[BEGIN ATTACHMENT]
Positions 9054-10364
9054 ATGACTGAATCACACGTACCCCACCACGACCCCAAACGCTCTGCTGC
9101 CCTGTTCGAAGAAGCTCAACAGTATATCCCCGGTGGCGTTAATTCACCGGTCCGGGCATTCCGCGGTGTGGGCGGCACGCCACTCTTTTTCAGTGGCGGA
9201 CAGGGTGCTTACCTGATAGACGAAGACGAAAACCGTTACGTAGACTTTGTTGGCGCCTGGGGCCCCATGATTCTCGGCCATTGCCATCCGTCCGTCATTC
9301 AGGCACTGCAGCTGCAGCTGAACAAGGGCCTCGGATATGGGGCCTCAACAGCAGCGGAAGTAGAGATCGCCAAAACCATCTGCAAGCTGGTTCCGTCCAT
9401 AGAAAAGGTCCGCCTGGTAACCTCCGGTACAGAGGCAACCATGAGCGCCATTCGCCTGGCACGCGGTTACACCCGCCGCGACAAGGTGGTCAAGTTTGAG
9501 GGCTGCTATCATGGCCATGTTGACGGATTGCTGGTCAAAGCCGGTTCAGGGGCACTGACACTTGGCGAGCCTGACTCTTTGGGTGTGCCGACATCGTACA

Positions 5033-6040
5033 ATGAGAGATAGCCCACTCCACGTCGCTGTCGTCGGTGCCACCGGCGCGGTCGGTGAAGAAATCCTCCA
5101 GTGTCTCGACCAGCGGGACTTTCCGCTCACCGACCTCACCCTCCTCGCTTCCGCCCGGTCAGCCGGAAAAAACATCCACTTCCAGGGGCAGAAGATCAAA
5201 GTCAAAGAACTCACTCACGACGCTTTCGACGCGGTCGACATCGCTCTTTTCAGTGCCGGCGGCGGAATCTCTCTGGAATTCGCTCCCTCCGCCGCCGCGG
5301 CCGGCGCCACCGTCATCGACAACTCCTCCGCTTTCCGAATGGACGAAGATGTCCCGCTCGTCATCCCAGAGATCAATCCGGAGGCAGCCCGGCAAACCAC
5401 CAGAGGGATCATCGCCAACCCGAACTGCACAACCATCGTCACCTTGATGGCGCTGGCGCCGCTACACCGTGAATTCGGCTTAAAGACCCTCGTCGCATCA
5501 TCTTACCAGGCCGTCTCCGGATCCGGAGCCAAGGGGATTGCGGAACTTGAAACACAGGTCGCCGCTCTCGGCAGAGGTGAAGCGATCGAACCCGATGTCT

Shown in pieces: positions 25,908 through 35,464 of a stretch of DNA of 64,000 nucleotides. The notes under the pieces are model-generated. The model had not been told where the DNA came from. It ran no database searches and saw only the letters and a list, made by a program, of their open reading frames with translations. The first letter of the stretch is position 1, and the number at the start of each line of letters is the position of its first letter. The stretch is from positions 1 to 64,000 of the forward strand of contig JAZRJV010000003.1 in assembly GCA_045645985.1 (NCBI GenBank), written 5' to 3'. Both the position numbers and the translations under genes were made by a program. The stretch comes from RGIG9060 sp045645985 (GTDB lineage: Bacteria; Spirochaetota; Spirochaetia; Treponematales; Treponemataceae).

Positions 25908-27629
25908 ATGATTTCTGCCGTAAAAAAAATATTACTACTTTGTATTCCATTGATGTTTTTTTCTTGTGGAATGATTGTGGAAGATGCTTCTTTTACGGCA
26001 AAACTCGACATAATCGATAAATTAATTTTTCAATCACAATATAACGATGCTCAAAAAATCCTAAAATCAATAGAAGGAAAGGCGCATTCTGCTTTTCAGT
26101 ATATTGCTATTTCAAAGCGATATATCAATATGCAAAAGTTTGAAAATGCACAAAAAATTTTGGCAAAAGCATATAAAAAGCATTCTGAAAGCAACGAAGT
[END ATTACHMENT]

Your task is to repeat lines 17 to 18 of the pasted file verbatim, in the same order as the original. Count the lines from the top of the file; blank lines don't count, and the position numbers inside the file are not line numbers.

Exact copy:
25908 ATGATTTCTGCCGTAAAAAAAATATTACTACTTTGTATTCCATTGATGTTTTTTTCTTGTGGAATGATTGTGGAAGATGCTTCTTTTACGGCA
26001 AAACTCGACATAATCGATAAATTAATTTTTCAATCACAATATAACGATGCTCAAAAAATCCTAAAATCAATAGAAGGAAAGGCGCATTCTGCTTTTCAGT